Usually I don't get excited about new restaurants. Yes, I get excited that there will be somewhere great and new to eat, but I don't have that thing about rushing out to try somewhere as soon as it opens. I'm perfectly happy to wait around until it is convenient for me, or the big primary rush is over before I try somewhere. However, when I heard that Hotel Chocolat, one of my favourite companies was opening an outpost of their St. Lucia Estate restaurant Rabot 1745 in one of my favourite places in London, Borough Market, I got very excited.
I got so excited, that for the first time ever I had a Saturday lunch time table booked well before the restaurant opened, and it was a good thing that I did book in advance; it is a pretty difficult reservation to get hold of at the moment, and now I have tasted the food, I completely understand why. While they don't really like London, and it is impossible to get them up here, my parents even hopped on a train to join me for the occasion, which I appreciated because it meant that there were plenty of different dishes to sample!
On the table while we were waiting for our food to arrive we each had three Ecuadorian cocoa beans, roasted downstairs on site to sample, so we could taste the cocoa in it's natural state. This was all explained to us by our server; the service throughout the meal was simply excellent. The whole bean is edible, but it you break it between your thumb and forefinger you can get to the most flavourful part of the bean in the centre. Wonderfully chocolatey, not sweet or savoury, just a pure coca flavour. It made a great nibble while we perused the menu, sipped our cocktails and waited for our food to arrive.
My Mother ordered The Spritz, which was a Northern Italian aperitif, served with Hotel Chocolat's amazing house Prosecco, Campari bitters and fresh citrus. It was sharp, refreshing and she told me it made the perfect start to the meal. Also, while the restaurant itself costs a bit more than most of the places I normally review, all the cocktails were £9, which is actually very reasonable for somewhere in London, I was surprised.
I'm usually as predictable as ever, if I see a Sloe Gin drink on a menu I'll order it, but my Sloe Gin Fizz was put paid to by the fact they were out of Sloe Gin (it happens), so I ended up choosing the Moscow Mule. It was probably a good thing, it actually forced me to look past my usual drink of choice and actually look at the menu. It was perfectly balanced, and a good choice for me to enjoy alongside my fish starter, because we'd chosen a bottle of Chateau Rozier Saint-Emilion Bordeaux to go with our meal.
Usually I don't bother photographing the table water, but I think the addition of Fresh Mint gave it a lovely, subtle twist.
Our amuse-bouche came in the form of a shot of velvety vegetable soup, and a dipper of fresh bread spread by what literally was cocoa butter - unsalted butter enriched with cocoa nibs. I did not mention this in my introduction, but while you might forget about it while dining Rabot 1745 is a concept restaurant; absolutely every single dish in the menu has cocoa beans included somewhere. Most of us think of cocoa as just chocolate, so I think it is wonderful that Rabot is really showcasing what a unique and versatile ingredient it really is.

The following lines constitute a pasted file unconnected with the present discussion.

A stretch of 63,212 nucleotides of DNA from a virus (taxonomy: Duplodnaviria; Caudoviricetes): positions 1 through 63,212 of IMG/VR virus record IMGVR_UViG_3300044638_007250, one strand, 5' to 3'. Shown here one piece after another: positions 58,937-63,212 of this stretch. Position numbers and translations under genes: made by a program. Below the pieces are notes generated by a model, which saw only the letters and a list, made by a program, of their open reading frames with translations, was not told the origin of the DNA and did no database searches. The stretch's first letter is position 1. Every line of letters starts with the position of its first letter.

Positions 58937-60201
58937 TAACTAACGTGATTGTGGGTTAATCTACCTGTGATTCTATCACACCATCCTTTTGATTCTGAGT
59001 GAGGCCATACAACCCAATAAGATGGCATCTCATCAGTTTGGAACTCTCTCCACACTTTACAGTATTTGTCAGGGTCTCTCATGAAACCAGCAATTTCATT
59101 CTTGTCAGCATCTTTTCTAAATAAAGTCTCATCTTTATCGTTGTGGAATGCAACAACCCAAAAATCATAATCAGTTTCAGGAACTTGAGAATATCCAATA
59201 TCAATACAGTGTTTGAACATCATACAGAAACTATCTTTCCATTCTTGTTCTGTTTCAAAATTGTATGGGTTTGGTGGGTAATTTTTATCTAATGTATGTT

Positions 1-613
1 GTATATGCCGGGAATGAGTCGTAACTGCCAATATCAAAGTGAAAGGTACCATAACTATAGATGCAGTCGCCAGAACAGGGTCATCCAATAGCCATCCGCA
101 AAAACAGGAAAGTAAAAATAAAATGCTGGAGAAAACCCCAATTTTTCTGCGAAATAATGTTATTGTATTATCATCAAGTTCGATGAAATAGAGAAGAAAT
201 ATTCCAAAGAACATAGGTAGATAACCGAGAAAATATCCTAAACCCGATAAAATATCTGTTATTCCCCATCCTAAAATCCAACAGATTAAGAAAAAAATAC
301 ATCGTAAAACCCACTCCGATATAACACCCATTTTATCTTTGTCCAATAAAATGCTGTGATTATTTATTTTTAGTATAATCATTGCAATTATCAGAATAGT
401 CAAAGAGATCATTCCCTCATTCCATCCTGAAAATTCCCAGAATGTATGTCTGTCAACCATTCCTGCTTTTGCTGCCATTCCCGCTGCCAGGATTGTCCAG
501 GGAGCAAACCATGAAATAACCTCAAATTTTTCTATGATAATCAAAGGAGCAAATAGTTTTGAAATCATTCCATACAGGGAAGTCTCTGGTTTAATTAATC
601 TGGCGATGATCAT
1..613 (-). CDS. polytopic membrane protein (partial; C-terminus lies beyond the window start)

I had originally planned to have what my Mother had for her starter as we both simply adore scallops: a scallop salad served with a beet carpaccio, apple-beet matchsticks, wintercress leaves, curried nib oil and a horseradish white chocolate condiment. I tasted some of her scallops and they were rich and melt in your mouth; at the very top of the scallop game, and when it was set down in front of her I experienced a serious case of order envy. Thankfully, my own starter was good enough that I soon forgot what was on her plate!
I would like to mark this moment as the first time, after realising how much I actually liked it after being served it at Lima and at the Bar Chocolat pop up, that I actually ordered a raw fish dish for myself, and what a great dish it was to start. I was unsure about my Sea Tartar when it was set down in front of me. However, the catch of the day marinated in cacao pulp, horseradish, fennel, cucumber and roast nibs had a great balance between sweet and savoury. I also noticed that it was cut up very nicely; the pieces were small enough to form a terrine, but chopped large enough so you could get bites of all of the different flavours. Also, I need to give a shout out to the piece of pickled celery that was on my plate as the garnish; I gobbled it up in one bite and it had a delicate aniseed flavour.
I only stole a bite, but what a flavour full packed bite it was of my Father's starter of Seared Plantation Pork Terrines, made of saddleback pork with gribiche sauce, crisp sweetbread and served with a cacao nib condiment. He proclaimed that it was one of the best starters he'd ever had.
For his main he went for the Slow-Roast Shoulder of Lam, basted with cacoa balsamic and served on a bed of roast garlic mash and seasonal vegetables. I also stole a bite of this (when I say steal, please refer back to this blog post where I have described what it is like to try and review a restaurant with my Father in tow), but I'm not really a lamb fan so I can't really give much of a comment, apart from to say that the meat was very tender, and he raved about the mash.